After that spate of bad news about two of my favorite Canadian specialty seed suppliers (thank goodness Wildflower Farm is still going strong!), I should end on a positive note and point out that we are really lucky here in the Edmonton area to have the Edmonton Native Plant group (http://www.edmontonnativeplantgroup.org) who sell seeds for native plants of Alberta at various places throughout the spring and summer (check out their website) AND who publish “Wildflower News”, a fabulous monthly newsletter all about Alberta native plants and what’s going on in and around Edmonton to protect those plants and their habitats here . Cherry Dodd and the Edmonton Naturalization Group also published “Go Wild with Easy to Grow Prairie Wildflowers and Grasses” (2004) a little coil bound book full of excellent guidance on how to grow native wildflowers, from locals with experience! I have purchased seed from the Native Plant Group in the past and had good success when I lived in YEG. I plan on buying more at upcoming Seedy Saturdays and Sundays in and around Edmonton. I will also need to buy bulk seed for the mound project, and based on my preliminary research it appears Wildflower Farm and OSC Seeds out of Ontario seem to have the best selection in bulk seeds. If you know of any other Canadian suppliers of unique and native seeds, please let me know.

Back to seed starting: on January 1, to coincide with new growth and new year, new hope and the impending full moon, I planted the seeds for several interesting north American native plants, and other unusual perennials that likely will take a long time to get up to a good planting size, and many of which needed some kind of cold treatment to break their seed dormancy. I also am trying some of my lupines this way as several of the ladies in my Garden Club report that the outside treatment is great for getting these going. Here are the ones I planted and where they are at after 1 week:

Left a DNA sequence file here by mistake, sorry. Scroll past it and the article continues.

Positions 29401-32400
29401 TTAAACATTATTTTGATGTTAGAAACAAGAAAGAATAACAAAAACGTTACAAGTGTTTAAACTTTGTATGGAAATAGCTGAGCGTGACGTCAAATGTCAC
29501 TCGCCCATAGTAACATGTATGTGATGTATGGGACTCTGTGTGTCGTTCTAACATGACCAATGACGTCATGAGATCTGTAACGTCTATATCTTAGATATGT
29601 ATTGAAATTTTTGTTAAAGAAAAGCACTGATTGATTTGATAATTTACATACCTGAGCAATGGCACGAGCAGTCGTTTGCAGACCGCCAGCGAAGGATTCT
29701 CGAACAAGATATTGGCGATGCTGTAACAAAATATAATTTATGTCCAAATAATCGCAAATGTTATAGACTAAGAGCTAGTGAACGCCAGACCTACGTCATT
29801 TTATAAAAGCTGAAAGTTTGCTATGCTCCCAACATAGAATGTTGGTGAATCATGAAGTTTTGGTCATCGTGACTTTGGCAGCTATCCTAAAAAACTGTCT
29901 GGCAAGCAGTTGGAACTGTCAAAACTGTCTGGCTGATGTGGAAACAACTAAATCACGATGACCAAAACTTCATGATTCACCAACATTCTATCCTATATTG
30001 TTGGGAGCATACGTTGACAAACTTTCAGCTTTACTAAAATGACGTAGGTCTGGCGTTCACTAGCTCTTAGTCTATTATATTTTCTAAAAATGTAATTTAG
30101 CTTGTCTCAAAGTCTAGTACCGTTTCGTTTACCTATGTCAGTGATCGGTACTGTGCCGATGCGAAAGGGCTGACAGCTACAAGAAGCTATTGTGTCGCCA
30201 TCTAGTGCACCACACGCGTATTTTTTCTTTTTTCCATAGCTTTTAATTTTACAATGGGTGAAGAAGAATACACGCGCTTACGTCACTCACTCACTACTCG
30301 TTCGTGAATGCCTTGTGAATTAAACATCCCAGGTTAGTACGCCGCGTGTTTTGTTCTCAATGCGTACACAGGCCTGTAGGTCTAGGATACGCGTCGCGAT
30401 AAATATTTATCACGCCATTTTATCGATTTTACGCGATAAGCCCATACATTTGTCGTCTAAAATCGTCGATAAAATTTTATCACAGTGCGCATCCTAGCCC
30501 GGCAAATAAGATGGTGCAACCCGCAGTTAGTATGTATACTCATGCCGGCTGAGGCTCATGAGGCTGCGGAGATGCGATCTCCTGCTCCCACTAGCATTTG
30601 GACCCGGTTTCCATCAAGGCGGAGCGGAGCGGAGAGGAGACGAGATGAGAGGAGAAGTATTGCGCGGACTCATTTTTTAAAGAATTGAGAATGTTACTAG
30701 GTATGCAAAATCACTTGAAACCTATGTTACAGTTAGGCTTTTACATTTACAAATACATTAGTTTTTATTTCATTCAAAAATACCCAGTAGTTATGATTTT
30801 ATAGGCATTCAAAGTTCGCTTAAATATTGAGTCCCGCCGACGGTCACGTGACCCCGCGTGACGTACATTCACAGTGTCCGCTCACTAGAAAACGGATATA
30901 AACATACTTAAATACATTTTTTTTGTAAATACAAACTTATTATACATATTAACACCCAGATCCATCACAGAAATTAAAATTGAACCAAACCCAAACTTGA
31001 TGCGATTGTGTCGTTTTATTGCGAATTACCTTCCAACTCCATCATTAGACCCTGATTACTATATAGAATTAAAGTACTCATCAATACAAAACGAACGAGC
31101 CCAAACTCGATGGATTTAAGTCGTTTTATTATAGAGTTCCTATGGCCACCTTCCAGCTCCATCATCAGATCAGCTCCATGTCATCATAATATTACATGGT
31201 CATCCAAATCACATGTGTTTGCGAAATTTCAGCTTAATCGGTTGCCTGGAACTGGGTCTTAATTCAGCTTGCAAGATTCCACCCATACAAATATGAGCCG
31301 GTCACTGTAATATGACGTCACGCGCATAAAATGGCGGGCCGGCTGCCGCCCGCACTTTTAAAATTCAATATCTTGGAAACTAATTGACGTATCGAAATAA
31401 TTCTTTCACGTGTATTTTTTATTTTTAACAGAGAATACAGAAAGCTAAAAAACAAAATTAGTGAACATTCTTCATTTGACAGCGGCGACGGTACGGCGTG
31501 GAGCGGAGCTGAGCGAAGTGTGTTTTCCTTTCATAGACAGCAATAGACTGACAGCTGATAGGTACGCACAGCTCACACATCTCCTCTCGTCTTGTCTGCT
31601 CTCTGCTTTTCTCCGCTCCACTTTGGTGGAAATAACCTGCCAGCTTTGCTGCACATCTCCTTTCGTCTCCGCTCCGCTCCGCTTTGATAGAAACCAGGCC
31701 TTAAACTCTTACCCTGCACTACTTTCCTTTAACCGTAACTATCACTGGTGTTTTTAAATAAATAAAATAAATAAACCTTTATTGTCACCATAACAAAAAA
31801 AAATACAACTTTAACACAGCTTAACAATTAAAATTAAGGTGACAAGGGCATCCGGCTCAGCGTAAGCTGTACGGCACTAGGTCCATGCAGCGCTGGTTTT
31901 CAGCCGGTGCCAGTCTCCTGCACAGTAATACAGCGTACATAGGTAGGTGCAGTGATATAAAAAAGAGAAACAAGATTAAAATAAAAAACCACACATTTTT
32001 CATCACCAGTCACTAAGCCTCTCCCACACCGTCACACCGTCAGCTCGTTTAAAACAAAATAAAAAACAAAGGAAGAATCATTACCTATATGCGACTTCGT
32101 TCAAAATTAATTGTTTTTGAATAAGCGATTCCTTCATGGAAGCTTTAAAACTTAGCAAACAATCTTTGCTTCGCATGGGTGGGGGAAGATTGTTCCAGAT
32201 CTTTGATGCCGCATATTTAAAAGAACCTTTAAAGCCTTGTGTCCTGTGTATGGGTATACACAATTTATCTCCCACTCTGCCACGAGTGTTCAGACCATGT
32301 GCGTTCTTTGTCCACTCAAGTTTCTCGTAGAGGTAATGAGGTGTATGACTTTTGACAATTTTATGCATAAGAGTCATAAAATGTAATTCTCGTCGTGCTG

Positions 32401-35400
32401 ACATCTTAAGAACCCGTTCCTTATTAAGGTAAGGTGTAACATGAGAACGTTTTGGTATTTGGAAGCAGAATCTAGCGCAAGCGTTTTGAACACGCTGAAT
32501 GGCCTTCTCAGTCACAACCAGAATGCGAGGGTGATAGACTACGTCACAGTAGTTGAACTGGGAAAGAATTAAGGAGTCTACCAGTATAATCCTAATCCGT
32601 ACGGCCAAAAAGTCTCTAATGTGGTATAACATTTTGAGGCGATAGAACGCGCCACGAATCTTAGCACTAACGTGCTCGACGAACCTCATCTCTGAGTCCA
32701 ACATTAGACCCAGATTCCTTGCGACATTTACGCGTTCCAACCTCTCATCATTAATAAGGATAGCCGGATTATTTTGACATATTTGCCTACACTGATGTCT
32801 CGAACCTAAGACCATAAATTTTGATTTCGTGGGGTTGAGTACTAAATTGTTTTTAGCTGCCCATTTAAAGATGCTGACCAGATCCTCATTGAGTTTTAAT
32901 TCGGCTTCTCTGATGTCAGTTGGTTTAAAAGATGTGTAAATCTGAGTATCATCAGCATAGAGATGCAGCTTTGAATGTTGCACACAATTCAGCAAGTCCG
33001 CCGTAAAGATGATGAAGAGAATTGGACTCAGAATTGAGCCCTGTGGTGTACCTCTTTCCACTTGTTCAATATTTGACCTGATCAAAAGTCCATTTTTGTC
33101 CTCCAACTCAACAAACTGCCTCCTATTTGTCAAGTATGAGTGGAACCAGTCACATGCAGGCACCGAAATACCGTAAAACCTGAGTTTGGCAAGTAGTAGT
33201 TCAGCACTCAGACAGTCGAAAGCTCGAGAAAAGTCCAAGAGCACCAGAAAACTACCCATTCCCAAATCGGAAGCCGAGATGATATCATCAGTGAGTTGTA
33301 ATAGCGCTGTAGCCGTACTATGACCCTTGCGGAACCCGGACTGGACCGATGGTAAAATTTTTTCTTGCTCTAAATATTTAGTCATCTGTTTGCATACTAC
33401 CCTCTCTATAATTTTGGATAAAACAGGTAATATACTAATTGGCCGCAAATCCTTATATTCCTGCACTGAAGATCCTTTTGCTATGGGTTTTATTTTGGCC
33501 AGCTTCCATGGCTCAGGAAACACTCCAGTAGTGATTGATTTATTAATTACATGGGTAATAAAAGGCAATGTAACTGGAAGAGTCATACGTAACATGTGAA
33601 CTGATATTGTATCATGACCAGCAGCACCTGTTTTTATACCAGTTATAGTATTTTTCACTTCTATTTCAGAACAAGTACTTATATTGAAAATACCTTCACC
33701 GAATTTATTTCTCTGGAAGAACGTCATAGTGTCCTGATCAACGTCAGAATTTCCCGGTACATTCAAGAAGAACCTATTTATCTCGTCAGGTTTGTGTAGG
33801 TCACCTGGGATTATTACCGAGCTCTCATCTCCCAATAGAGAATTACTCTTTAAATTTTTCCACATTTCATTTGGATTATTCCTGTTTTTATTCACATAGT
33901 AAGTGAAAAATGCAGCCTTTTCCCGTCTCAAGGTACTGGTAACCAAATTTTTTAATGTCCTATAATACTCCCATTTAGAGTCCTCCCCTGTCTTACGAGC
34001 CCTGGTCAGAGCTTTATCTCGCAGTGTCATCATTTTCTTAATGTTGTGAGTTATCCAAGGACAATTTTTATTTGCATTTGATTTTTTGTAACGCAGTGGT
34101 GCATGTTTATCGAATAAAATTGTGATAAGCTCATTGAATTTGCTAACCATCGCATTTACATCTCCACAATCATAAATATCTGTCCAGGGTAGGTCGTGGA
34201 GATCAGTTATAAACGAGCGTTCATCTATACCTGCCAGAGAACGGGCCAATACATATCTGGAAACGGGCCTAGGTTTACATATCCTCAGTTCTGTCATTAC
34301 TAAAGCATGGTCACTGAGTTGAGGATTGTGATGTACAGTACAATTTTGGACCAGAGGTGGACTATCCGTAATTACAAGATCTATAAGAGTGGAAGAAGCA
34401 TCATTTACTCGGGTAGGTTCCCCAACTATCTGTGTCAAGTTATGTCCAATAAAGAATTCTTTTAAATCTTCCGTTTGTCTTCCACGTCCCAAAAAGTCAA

Common Name Source Species Planting treatments on Jan 1 Status January 7
Russian Sage GN Perovskia atriplicifolia 50% O

50% HMHH

HMHH: 1 emerged
Blue False Indigo GN Baptisia australis 50% O

50% SN


3 of the SN’s have emerged
Prairie Shooting Star GN Dodecatheon pulchellum 50% O

50% HMHH

Mountain Mint GN Pycnanthemum virginianum 100% HMHH 0
White snakeroot/Tall boneset GN Eupatorium rugosum syn. Ageratina altissima 100% HMHH 3 emerged
Hysssop GN Hyssopus officinialis 50% O


Sheep’s Bite Scabiosa GN Jasione perennis 100% HMHH 0
Honeysuckle- red GN Lonicera dioica 100% RT4 NA
Branched Coneflower GN Rudbeckia triloba 10%O


Prairie Smoke GN Geum triflorum 30% 0

30%RT 1 wk

Prairie Blazing Star WF Liatris pycnostachya 50%O


Rough Blazing Star WF Liatris aspera 50% O

50% RT1wk

Yellow Wild Indigo WF Baptisia sphaerocarpa 50%O

50% RT1wk

Green-Headed Coneflower WF Rudbeckia laciniata 50%O

50% RT1wk

Branched Coneflower WF Rudbecia triloba 10% O

10% RT1 wk

5 emerged
Wild Lupine WF Lupinus perennis 50%O

50% RT4

Prairie Smoke WF Geum triflorum 50% 0

50%RT 1 wk

Maral Root R Leuzea carthamoides 10% HMHH 1 emerged
Joe Pye Weed R Eutrotrichium purpureum RT4 NA
Pink Lupines Me Lupinus 30% O NA
Lupines – mixed GS Lupinus polyphyllus 30%O NA

GN= Gardens North
WF= Wildflower Farm
R= Richters Herbs
GS= Geo seeds
Me= seed collected from my own plants
SN= soaked seed overnight and then “nicked” seed coat prior to seeding into potting mix and putting on heat mat under lights inside
O= planted in moist potting mix in plastic jug and placed outside